Artery tour
One of the Artery tours was meet the artist on the playa. About half of the artists joined us and spoke about their creations and their visions for pieces at Burning Man.
Dicky Box
The Dicky Box came from the artist's first trip to Burning Man where he felt isolated from the community. This year he isolated himself, relying on everyone for his needs besides food and water. On burn night there were isolated shouts of "Save the Man; Burn Dicky!"
La Contessa
La Contessa, the handmade Spanish Galleon which overlays an ordinary schoolbus sails the playa like a ghost ship.
The Artery Tours were a lot of fun. We got to see the playa art day after day and even on one nighttime Fire Arts Tour where the various fire-burning and propane art on the playa lighted up and performed as the art-cars ferried people around. We put orange glow-collars on our riders and mounted Marcus' propane cannon in the front of the Kazbus so we could blast right back at all the other fire-breathing dragons, art-cars, bicycles and pushcarts. It was wild.
There were firedancers and fire jump ropers, each surrounded by a crowd. There were impromptu performances and people in brightly lit attire everywhere. After stopping for the Mother and Child which still wasn't quite done, we went to the Angel, saw the Fire Pendulums whizzing around, and the Fire Pod both in full eruption and with people packed into it and flames shooting out over their heads. It was beyond wild.

After all these night rides, I was too wound up to sleep. So when the bus went back to 3:45 and Dementia to park, I got out my bicycle and went for nocturnal rides. The first night I rode a descending spiral from H, to G, to F, and so on to A and the Esplanade, finally spiraling in on the playa to the Man.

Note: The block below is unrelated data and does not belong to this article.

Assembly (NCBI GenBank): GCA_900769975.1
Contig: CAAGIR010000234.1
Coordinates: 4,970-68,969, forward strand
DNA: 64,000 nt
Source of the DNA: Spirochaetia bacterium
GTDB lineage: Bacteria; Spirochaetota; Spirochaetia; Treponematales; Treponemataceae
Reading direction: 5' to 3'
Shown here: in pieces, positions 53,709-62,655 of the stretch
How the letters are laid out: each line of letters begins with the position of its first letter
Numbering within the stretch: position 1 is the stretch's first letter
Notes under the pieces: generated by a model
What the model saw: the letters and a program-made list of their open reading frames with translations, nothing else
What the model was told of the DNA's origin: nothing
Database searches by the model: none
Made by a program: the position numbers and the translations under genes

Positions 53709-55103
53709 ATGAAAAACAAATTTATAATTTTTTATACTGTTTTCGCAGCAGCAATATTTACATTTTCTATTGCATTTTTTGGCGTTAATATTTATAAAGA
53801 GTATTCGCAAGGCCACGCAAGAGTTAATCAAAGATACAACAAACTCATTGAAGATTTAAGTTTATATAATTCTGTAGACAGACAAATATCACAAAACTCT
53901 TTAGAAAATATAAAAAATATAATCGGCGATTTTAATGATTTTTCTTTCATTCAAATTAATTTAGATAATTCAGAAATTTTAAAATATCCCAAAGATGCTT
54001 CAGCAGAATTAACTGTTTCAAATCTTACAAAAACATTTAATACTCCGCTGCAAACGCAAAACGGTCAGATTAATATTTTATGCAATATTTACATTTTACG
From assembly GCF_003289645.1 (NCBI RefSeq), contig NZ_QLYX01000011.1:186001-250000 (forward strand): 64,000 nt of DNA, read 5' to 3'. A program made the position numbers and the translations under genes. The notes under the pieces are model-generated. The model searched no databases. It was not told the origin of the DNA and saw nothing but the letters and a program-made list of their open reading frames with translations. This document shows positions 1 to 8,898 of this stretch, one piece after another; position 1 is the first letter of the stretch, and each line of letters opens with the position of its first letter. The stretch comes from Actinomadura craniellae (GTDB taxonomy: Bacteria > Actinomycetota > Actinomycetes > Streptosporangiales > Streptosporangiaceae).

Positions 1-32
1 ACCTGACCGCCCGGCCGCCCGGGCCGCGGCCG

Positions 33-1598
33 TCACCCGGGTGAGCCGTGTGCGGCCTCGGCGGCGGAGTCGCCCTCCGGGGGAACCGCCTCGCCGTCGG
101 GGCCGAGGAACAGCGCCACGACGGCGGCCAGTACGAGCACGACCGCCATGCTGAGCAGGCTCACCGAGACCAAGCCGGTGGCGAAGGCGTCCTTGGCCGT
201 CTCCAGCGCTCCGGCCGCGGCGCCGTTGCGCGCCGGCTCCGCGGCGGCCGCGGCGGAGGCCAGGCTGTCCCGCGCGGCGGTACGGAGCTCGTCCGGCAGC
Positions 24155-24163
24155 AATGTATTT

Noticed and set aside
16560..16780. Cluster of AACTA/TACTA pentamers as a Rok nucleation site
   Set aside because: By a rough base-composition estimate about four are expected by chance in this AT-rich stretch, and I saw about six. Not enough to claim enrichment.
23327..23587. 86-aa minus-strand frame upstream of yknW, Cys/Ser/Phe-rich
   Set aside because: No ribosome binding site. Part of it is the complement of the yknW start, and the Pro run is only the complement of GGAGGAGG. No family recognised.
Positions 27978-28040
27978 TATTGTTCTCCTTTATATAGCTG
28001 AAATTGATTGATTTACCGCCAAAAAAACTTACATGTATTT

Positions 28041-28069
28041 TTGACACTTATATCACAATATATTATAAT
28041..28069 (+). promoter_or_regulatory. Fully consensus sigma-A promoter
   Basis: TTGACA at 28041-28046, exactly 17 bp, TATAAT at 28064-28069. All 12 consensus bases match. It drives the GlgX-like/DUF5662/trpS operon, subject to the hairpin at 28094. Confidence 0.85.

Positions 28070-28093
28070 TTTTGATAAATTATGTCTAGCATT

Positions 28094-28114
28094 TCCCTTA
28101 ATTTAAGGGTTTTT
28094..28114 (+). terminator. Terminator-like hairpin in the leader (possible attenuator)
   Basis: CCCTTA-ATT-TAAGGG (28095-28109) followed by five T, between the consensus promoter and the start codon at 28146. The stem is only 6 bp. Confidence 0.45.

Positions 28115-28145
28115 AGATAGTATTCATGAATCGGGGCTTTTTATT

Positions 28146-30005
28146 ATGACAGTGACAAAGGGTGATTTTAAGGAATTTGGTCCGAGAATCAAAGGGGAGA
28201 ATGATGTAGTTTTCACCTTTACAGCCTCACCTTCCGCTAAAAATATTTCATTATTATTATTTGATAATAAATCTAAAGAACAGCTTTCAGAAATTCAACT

EL Wire stick-figures
EL wire stick-figures dance to our beat. We were the refuge from techno for many playanauts.
The next night after a long and interesting evening, I wove a bicycle path dream-weaver across the playa getting so disoriented in the process that I was got lost within two blocks of camp. I was stopped by pink-haired and brightly lit twins K8 and her friend from the Orient theme camp back where the darkened bus was parked! They'd run out of water; I couldn't find home. They helped me get home, filled their water bottles from our jug, gave me a blinking lei to wear while biking and left. My eternal gratitude to them for staying calm and collected; I hadn't realized how many more camps arrived that day and how different the neighborhood looked!
EL Wire Abstract
A dancing man's hat and jacket covered in el wire yielded wonderful abstracts!
Over several evenings' time, I saw The Temples of Dreams; a 30-foot high clock tower with welder's tank bells; the Quixotic Windmill Burn, a full-sized Rube Goldberg Mousetrap game; an interactive video bed; a dome full of grass with a platform on the top; dozens of creative camps and geodesic domes; innumerable lit, unlit and interesting playa art pieces; Headspace in full audiovisual and of course, the Man. From dusk to dawn the playa was a sea of brightly lit art-cars and free-moving machines including a giant pink and purple striped cat, several MadMax escapees, a long petaled flower that extended 10 meters up in the air and seated three in the flower, a floating carpet, two articulated buses, the playa-go-round, Starwheel - a rolling star powered by its occupants, and a moving wood-burning fractal device.